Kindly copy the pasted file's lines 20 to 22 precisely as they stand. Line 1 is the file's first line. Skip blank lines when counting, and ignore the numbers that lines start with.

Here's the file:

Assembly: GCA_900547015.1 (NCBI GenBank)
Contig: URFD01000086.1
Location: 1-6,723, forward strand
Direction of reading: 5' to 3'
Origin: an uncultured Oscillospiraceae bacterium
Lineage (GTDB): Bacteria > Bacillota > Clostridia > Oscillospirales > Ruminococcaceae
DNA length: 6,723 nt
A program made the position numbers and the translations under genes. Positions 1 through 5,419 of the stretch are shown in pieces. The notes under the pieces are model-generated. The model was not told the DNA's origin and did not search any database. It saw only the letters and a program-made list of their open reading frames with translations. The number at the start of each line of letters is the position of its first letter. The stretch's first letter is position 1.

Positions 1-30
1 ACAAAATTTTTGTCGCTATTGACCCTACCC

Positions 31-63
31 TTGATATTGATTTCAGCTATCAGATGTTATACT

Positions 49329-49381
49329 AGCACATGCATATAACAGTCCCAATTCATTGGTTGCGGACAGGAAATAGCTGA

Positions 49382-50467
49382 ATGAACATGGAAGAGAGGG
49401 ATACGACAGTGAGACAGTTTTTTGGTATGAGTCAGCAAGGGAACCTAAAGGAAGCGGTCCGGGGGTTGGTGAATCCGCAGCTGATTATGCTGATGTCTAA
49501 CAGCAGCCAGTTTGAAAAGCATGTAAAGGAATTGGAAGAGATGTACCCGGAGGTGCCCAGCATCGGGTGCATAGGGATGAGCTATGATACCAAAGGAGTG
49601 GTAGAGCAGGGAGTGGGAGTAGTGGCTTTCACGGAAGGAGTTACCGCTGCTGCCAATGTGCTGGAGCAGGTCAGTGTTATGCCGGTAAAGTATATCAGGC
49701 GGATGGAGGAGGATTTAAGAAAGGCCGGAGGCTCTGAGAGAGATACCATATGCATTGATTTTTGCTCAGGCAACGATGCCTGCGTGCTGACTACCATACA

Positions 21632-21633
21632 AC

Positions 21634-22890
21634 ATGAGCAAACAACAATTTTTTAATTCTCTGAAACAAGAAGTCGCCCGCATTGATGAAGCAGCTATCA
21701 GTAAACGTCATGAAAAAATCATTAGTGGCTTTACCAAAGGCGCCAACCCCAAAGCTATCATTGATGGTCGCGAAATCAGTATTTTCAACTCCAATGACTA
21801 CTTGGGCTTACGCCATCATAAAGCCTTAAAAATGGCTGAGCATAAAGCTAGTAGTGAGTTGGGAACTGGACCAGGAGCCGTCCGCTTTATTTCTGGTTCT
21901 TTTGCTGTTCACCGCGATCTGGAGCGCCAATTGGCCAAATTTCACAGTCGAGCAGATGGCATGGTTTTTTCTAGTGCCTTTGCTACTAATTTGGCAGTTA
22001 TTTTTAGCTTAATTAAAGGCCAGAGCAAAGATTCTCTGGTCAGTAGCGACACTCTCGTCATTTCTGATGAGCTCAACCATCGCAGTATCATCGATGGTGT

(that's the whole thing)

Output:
49701 GGATGGAGGAGGATTTAAGAAAGGCCGGAGGCTCTGAGAGAGATACCATATGCATTGATTTTTGCTCAGGCAACGATGCCTGCGTGCTGACTACCATACA

Positions 21632-21633
21632 AC